Lockdown in Oakleigh – a Melburnian Greek girl returns to her roots

You can take the girl out of Oakleigh, but you can't take the Oakleigh out of the girl

For more than 20 years I have lived in a  Richmond flat within walking distance of the Melbourne CBD. Fat lot of good that did me in early March with  social distancing and stay-at-home rules.

It was absolutely useless by 23 March when my inner-city job was furloughed indefinitely.

It would be positively cruel by 30 March  with stage  three restrictions that basically locked me inside. The city would be a mirage fro my balcony; my flat a prison.

But there was another issue. The city wasn’t being very nice anymore. There were signs everywhere asking me  what I was doing in the city and that I should be at home.

An electric sign on top of the Young and Jackson pub, opposite Flinders St station, told me to “Go home.”

So, I did.

On Greek Independence Day, Wednesday,  25 March and  five days before Victorian Premier Daniel Andrews introduced stage 3 restrictions, I went back to live at my parents house at the south-eastern Melbourne suburb of Oakleigh – with its large number of Greek shops and Greek-Australian  residents – to ride out the Coronavirus lockdown.

I wondered what I would do all day there, and I wondered what my 87-year-old parents did all day.

Within five days I found out – shopping is what they did all day.

I counted that there were 76 Greek strip  shops, including  eateries and  offices within a one kilometre radius.

READ MORE: Isolation with parents becomes an opportunity to record family’s story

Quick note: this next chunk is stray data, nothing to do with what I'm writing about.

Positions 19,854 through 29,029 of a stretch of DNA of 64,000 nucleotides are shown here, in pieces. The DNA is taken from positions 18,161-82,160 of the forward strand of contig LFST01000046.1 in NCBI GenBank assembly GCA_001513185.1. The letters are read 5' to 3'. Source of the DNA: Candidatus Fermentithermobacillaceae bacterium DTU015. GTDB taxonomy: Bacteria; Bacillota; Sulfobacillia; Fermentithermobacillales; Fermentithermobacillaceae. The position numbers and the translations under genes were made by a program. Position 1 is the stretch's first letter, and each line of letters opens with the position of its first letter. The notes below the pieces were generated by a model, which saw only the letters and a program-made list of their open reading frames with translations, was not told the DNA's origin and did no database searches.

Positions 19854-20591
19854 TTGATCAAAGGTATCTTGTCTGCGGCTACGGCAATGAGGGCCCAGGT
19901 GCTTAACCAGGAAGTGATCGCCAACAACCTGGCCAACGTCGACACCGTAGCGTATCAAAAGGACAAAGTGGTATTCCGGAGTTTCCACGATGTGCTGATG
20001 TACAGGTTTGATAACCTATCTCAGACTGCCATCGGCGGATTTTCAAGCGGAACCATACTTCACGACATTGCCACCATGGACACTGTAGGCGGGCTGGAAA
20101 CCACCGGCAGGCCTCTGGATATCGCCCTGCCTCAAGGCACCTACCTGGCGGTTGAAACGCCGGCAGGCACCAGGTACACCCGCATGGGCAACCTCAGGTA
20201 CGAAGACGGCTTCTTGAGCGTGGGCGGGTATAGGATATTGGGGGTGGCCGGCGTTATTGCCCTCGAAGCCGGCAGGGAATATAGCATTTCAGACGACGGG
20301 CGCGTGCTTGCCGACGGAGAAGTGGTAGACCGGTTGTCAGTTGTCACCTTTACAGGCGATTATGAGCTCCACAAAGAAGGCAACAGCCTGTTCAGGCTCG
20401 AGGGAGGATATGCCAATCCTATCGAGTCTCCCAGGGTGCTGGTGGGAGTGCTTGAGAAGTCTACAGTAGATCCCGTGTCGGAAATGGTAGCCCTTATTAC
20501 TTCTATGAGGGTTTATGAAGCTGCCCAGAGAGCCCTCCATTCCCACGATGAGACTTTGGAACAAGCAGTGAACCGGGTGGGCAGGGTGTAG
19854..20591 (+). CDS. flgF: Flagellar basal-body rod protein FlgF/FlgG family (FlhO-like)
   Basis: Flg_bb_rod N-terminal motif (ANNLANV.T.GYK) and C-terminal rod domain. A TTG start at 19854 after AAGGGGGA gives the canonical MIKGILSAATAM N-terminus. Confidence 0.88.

Many of these shops were closed because of COVID-19, so I couldn’t shop at them.

But, it wouldn’t have mattered. My parents’s shopping agenda was clear.

I had to go to the nut shop for nuts and legumes, a fruit shop for special olives, a different greengrocer for fruit and vegetables,the supermarket for groceries and the delicatessen for cheese. I had to buy meat from  the butcher, fish from  the fishmonger, chicken from the poultry shop and Neos Kosmos three times a week from the newsagent. I had to pay the bills at Australia Post and withdraw their pension from inside the bank.

It took me six days to do the weekly shopping.  I prayed to go to church on Sunday so I could get some rest, but the churches were closed.

So, the second week I did it my way and cut corners.

Fed up with Oakleigh, I went to Coles, near the corner of Centre and Clayton roads, Clayton, to buy the lot.

That was my fatal mistake. At least if I had gone to the  Coles in Oakleigh Central, with the welcoming sign: “Try our olives from Australia, Greece, Sicily“,  I would have stood a chance. But not in  the Clayton Coles. I knew it as soon as I walked in.  It had no delicatessen section. There were only two refrigerators of refrigerated deli goods. Sacrilege.